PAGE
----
Residents throughout upstate
Those purple bags are actually traps and are hung to determine where a very small, but very destructive beetle that has invaded the
“The purple, and there are green ones out there as well, are used to try and detect this insect and find out if it’s in the area, if they find it’s in the area we try and get rid of the insect at a low-level population,” said Senior Forester for the New York State Department of Environmental Conservation, Glen Roberts.
The Emerald Ash Borer (EAB) is native to
This small, slender beetle is usually bronze, golden, or reddish green, with darker metallic emerald green wing covers is threatening the many varieties of Ash trees all over the
Glen Roberts hopes that the DEC and other conservation groups, “can find the insect before it gets out of control.”
These include the green, white, black, and blue ash species, the mountain ash is not a true Ash tree, because of that it is not affected.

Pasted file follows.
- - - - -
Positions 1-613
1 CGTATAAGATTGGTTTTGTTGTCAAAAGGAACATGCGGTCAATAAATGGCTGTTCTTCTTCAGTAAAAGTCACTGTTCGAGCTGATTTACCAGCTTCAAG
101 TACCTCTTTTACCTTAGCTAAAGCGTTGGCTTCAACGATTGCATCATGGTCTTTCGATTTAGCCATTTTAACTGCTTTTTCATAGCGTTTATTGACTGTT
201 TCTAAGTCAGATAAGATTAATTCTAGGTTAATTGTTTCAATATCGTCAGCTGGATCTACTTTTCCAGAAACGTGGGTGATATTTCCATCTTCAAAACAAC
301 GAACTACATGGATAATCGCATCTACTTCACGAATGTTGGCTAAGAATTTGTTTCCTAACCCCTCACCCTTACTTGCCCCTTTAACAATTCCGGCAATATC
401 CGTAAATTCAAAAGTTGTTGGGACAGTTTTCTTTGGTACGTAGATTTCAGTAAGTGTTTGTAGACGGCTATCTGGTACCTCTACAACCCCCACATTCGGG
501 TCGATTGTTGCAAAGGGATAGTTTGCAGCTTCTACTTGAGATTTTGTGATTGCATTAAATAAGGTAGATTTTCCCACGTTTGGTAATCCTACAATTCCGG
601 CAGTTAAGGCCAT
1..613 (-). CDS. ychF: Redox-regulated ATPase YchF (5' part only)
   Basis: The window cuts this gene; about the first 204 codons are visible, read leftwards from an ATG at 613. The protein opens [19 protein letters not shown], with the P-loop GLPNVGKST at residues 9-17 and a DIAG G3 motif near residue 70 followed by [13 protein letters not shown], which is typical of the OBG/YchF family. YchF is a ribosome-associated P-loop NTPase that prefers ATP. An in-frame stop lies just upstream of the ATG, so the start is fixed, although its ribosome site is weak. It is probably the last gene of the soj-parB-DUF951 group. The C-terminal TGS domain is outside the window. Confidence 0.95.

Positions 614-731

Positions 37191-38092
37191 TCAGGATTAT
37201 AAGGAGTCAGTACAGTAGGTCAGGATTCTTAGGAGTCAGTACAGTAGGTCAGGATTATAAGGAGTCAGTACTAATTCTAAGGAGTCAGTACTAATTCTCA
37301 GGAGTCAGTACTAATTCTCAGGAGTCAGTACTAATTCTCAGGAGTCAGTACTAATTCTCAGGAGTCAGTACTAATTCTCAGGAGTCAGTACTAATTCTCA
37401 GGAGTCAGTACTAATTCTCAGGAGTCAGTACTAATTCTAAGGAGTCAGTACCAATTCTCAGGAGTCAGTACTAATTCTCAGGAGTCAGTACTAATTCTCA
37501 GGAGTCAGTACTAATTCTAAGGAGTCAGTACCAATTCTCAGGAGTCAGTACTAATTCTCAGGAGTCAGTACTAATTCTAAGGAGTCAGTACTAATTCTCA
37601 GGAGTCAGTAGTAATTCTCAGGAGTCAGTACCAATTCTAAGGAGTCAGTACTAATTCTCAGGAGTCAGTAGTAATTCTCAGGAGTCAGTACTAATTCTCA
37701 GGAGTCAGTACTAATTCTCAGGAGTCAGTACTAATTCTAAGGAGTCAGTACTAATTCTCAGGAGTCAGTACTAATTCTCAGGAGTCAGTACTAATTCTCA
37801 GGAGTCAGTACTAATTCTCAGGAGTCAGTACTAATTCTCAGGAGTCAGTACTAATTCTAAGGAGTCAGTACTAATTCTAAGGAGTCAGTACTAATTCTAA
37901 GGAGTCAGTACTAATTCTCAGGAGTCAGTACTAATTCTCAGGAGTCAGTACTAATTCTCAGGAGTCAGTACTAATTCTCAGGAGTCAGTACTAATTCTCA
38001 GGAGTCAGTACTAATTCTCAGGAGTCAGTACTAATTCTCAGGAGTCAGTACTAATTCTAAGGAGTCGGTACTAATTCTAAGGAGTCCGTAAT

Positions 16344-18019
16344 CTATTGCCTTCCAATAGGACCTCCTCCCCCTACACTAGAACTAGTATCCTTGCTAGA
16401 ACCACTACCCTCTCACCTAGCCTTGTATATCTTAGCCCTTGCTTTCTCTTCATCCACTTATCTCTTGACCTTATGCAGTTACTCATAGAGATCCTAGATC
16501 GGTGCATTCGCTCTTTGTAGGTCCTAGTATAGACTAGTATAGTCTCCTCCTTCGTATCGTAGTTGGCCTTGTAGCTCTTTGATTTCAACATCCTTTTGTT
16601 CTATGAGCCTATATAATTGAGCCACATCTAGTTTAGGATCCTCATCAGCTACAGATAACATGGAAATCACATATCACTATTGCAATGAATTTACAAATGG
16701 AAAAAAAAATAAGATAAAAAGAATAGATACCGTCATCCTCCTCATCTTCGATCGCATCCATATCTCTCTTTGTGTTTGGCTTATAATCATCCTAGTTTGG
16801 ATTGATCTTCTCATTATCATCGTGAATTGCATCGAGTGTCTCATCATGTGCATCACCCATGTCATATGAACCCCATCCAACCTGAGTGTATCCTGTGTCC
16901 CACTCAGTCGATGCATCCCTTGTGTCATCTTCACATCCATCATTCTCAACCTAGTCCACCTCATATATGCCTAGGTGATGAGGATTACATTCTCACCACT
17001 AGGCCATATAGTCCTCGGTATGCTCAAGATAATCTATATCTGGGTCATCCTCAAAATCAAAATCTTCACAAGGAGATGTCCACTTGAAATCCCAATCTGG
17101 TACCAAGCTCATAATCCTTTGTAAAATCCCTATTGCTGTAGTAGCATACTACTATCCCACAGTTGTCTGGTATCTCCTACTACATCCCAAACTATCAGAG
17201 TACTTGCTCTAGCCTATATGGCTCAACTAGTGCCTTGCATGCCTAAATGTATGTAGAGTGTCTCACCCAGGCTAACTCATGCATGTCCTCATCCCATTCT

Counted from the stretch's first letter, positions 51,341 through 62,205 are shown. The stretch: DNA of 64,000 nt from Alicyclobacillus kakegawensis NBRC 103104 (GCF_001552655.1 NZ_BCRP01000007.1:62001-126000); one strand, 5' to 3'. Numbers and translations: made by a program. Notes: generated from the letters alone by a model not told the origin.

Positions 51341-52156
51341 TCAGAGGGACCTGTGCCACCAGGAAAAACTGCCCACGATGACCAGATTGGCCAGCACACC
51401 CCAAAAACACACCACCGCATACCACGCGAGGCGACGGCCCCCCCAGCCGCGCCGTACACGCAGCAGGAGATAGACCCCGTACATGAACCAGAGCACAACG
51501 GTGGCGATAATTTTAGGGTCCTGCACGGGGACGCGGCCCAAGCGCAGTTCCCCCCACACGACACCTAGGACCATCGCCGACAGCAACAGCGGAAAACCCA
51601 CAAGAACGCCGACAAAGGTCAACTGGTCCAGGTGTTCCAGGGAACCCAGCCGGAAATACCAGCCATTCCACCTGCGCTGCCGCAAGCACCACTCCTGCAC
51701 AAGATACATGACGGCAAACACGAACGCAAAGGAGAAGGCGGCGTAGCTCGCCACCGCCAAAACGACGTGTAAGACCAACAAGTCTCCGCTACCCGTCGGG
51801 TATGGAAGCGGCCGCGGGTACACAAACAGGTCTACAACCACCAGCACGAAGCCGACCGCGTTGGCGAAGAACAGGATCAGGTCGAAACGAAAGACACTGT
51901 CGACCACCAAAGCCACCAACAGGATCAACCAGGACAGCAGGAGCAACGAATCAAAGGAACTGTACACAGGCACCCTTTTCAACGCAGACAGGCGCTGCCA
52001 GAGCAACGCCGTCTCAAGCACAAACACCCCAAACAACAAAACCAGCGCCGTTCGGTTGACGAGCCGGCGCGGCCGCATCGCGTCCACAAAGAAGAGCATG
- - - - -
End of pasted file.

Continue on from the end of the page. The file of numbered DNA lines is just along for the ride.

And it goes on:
The EAB is responsible for the death of millions of Ash Trees according to Roberts, “the insect is raising havoc on the ash trees.”
Signs that an Ash tree has been infested by the EAB are difficult to identify. The decline of the trees health is usually gradual and can be seen in early stages when branches die near the top of the tree.
Roberts said the Emerald Ash Borer, “Attacks the tree by getting inside the tree, into the cambium area, and that cuts off the flow of water and nutrients up and down the tree.” This occurs in the larva stage, and once the bug has developed enough it will exit the Ash tree leaving only a small hole behind.
A way of identifying whether or not a tree has been infested by the EAB is seeing D-shaped holes where the bug has exited the tree or bark splits exposing S-shaped tunnels according to Roberts.
“The damage is hard to detect. You may not notice the insect being there until you have a real problem,” said Roberts.
For more information on the Emerald Ash Borer stay tuned with Holly Boname on MyABC50.com as she follows this story.
More information will be provided on how to stop the spread of this invasive insect and what you can do to prevent Ash tree damage.